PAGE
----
What’s The Difference: Ceramic Vs. Nonstick Vs. Enamel-coated Pans

Know what makes each one different.

Frying pans are probably the most used cookware you have in your kitchen. These pans are the workhorse of your everyday cooking needs, whether you’re making breakfast or preparing a hearty dinner. This pan can be coated in any number of materials, and it’s this that makes each different from the other. 

All these pans can be made of any kind of material: stainless steel, carbon steel, cast iron, or even a heavy-bottomed pan with a triple layer of copper, aluminum, and steel to make it durable. However, the coating on the inside of the pan is what’s more important for some cooks. 

Are you confused about what kind of coating is best for you? Here are the differences between these kinds of pans: 

1 You can use metal utensils on ceramic and enamel-coated pans. Stick to wooden utensils for nonstick pans. 

Unlike the nonstick pans with their slick but soft coating, the ceramic and enamel-coated pans are coated with a substance that’s harder. While cooking utensils made of heat-resistant plastic or wood can be used for any kind of cookware, you won’t have to worry so much about using your other utensils when you have a ceramic or enamel-coated pan. While it can withstand metal utensils, these can still scratch the surface so you should still take care when using metal cooking spoons in your coated frying pans. 

These heat-resistant utensils are still best used on nonstick pans so that the coating can be more durable in use and thus, last longer, no matter what the manufacturer says. 

Photo by Unsplash/Andrew “Donovan” Valdivia

2 Nonstick pans can flake. Ceramic pans can chip. Enamel coatings can crack and get worn down.    

All pans have their cons and for these pans, each has its own flaws. Nonstick pans have a soft, almost-rubberized feel to their nonstick coating which can flake through the use of metal utensils or even through time. This is the reason why it’s recommended that wooden, silicone, and heat-resistant plastic be the utensils you use when cooking with these pans. 

You might think that ceramic pans might have a harder coating, and it does as does enamel-coated pans. However, ceramic, as the name suggests, can chip just like a plate. It may take a very hard fall from the counter to the floor to chip the ceramic coating but it can happen. When this happens, the chip can be the start of the web that cracks the rest of the surface.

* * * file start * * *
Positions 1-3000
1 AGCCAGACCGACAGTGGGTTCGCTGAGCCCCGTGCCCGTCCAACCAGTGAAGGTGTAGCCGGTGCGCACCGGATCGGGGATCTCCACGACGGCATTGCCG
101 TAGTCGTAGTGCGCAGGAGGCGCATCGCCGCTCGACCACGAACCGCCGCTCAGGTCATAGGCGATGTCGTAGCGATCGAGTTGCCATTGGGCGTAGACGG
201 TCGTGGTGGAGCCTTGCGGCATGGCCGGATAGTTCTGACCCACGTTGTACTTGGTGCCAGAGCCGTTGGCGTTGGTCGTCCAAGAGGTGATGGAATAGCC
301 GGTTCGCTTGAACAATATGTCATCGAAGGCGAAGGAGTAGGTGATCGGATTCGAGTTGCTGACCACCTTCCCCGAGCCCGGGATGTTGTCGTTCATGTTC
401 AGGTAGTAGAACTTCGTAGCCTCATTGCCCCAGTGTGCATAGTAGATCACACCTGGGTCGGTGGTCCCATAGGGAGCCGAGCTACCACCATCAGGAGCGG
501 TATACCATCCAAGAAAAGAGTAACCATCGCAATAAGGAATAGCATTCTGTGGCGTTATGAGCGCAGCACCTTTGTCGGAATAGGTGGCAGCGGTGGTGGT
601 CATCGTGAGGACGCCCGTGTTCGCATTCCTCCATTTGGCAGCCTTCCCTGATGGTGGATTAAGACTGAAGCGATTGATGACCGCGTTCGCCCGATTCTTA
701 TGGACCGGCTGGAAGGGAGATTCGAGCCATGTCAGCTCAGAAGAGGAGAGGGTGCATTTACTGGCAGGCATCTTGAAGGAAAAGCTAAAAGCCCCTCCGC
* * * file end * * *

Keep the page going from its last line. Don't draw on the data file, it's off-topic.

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Enamel-coated pans too can crack and become worn down in time. This is the same kind of surface coating you may find on your coated cast iron Dutch ovens. These provide a less porous surface, making it easier to maintain, versus the naked cast iron material so it’s common to find cast iron coated in this way. However, this too can crack, especially with mishandling a heavy cast iron pot. 

3 Enamel-coated pans are the most expensive. Ceramic pans are moderately priced. The nonstick pan is the most affordable. 

Enamel-coated pans are the most expensive of these pans. That’s because it’s commonly cast iron that’s enamel-coated and cast iron cookware is not as affordable as other cookware materials. Meanwhile, ceramic pans are in the mid-range of prices. Ceramic coatings are fused to the pan, usually aluminum and sometimes stainless steel, in a process that’s similar to car paint jobs. It starts as a powder and when fused, creates a slick surface. This makes it more expensive than even nonstick. 

Nonstick pans meanwhile are pans that are literally coated in the nonstick material. Think of a beaten egg or crepe batter that you swirl to coat the inside of the pan. That’s the same principle behind the coating. This is easier to apply than either enamel or ceramic and thus, is the more affordable option. 

4 A nonstick pan is a disposable pan. 

Since nonstick pans are the most affordable option among the three kinds of pans, it’s easy to think of this pan as a disposable pan. That’s why it’s okay to not spend too much on the nonstick pan since it’s more practical to buy a new one later on when the nonstick surface has become pockmarked and no longer as nonstick as it originally was. 



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